This rash of discriminatory voting laws has, in turn, resulted in an explosion of litigation to protect voters from state and local officials’ violations of federal law. Since Shelby County, the ACLU has opened more than 60 new voting rights cases and investigations and we currently have more than 30 active matters. Between the 2012 and 2016 presidential elections alone, the ACLU and its affiliates won 15 voting rights victories, protecting more than 5.6 million voters in 12 states that collectively are home to 161 members of the House of Representatives and wield 185 votes in the Electoral College.

The ACLU’s recent litigation experience reveals two things: our record of success in blocking discriminatory voting changes — with an overall success rate in Voting Rights Act litigation of more than 80 percent — reveals that state and local officials are continuing to engage in a widespread pattern of racial discrimination and are committing pervasive violations of federal law. It also shows that we lack the tools needed to stop discriminatory changes to voting laws before they taint an election. That’s because the discriminatory laws that the ACLU has ultimately succeeded in blocking have remained in place for months or even years while litigation proceeded — crucial time in which elections have been held and hundreds of government officials have been elected under unfair conditions.   

The key to Section 5’s strength is its prophylactic response: it temporarily suspends potentially discriminatory changes before, instead of after, they can impact elections. In adopting and reauthorizing the Voting Rights Act four times, Congress repeatedly emphasized the importance of creating an enforcement tool with the ability to block changes before they take root and impact voters.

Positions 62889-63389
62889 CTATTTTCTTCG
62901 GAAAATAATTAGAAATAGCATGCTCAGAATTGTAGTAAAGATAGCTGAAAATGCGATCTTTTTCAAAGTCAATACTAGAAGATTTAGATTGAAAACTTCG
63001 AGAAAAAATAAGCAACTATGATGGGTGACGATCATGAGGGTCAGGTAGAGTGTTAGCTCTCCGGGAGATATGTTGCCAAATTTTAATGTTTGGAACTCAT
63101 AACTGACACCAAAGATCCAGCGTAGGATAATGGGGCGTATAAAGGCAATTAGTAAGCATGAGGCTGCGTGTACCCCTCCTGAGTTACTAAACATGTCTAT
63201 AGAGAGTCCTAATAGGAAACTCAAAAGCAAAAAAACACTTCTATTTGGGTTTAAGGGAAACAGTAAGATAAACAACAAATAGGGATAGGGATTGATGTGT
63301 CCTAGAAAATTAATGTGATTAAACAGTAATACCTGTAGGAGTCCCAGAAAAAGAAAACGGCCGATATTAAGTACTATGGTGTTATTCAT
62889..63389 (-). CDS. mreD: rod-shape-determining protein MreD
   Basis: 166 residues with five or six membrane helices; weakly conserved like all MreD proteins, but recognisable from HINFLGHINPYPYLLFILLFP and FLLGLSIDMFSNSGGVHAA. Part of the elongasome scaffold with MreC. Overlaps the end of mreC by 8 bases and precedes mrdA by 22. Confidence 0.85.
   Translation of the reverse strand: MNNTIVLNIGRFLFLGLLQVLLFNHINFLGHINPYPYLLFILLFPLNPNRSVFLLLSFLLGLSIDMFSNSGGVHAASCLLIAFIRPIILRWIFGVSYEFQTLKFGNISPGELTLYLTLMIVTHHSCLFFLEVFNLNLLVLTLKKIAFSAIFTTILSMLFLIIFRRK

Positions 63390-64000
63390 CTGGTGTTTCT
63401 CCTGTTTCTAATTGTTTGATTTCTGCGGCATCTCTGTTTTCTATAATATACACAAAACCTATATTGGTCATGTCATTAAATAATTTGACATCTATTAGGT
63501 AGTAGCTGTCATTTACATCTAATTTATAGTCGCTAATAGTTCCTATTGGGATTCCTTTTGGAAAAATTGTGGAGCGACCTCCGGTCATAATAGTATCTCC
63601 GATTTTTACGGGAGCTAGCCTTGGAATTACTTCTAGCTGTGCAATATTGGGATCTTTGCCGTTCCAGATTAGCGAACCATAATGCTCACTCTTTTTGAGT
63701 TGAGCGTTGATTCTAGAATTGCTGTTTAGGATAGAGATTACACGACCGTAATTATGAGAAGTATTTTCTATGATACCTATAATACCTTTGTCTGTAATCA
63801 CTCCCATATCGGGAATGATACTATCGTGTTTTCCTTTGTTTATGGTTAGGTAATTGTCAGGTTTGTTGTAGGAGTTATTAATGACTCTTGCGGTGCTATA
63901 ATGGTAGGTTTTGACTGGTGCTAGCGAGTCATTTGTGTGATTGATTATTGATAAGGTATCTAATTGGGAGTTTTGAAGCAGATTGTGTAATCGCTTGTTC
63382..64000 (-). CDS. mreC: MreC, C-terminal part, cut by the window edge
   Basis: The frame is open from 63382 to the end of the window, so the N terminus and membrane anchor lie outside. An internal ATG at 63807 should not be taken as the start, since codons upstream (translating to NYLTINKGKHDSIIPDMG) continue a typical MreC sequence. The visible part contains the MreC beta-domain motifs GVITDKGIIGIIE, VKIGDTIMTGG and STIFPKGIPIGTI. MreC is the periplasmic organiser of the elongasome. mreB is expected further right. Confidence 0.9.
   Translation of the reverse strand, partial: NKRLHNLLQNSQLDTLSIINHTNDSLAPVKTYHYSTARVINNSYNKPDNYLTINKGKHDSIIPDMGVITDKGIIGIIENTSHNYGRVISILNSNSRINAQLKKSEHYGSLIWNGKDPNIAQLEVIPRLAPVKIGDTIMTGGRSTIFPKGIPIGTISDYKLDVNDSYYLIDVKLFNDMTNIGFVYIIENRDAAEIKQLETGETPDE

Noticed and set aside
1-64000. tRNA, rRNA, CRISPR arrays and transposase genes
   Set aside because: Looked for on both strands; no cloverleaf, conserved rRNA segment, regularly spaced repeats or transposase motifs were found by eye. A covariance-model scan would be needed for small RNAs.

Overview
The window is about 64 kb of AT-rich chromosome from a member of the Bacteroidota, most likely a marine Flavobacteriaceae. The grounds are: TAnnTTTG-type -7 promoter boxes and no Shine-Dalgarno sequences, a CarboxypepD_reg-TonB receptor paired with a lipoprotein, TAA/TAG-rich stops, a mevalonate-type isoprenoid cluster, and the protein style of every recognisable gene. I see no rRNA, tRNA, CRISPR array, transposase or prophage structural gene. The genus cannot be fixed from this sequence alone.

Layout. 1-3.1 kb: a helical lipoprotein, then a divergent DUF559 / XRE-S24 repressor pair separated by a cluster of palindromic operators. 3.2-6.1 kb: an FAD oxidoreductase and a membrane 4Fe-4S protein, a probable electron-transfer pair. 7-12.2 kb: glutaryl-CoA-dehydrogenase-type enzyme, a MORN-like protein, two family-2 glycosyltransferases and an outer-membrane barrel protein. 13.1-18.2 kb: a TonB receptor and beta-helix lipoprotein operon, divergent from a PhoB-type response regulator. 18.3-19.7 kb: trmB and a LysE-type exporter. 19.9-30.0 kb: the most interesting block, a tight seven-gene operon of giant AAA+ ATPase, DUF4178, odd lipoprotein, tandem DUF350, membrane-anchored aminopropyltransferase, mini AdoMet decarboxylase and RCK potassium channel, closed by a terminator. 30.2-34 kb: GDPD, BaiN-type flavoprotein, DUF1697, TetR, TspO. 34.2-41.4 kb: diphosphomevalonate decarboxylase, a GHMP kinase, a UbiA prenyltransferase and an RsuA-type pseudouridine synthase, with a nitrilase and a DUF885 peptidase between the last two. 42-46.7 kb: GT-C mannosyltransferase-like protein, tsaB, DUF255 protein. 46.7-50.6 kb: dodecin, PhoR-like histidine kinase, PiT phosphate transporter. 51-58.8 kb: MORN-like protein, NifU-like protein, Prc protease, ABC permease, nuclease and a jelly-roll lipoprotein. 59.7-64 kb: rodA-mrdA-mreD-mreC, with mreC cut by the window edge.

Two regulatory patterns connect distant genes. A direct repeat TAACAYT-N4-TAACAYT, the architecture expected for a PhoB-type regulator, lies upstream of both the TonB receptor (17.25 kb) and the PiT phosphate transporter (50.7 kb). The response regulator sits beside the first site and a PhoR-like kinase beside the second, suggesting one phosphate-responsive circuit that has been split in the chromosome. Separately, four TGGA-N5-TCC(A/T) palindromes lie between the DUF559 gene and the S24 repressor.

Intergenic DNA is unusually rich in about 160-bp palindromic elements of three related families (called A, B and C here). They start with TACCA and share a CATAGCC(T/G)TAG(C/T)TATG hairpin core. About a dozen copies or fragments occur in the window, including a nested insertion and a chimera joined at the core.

The Voting Rights Advancement Act builds on its predecessor’s successful prophylactic approach in four distinct ways. First, it enacts a new preclearance coverage formula based on current conditions, ensuring that places with the worst records of discrimination or greatest risk of discrimination will have to preclear voting changes. Second, it institutes a new preliminary injunction standard so that potentially discriminatory voting changes cannot be enforced until a lawsuit alleging discrimination is fully adjudicated. Third, it establishes robust notice requirements for jurisdictions to provide public information on voting changes before elections, putting the public in a stronger position to weigh in with officials on the wisdom and impact of the proposed changes on minority voting rights. Fourth, the bill gives the Department of Justice increased authority to send federal observers to monitor voting conditions during elections, again permitting greater oversight over potentially discriminatory voting conditions, so they can be addressed before they impact voters. 

It is long past due for Congress to renew the protections of the Voting Rights Act. The price of inaction to protect the voting rights of Americans is high, and history offers a myriad of examples demonstrating its cost to the nation. Congress must act now to cement the legacy of the Voting Rights Act and guard the rights of all Americans.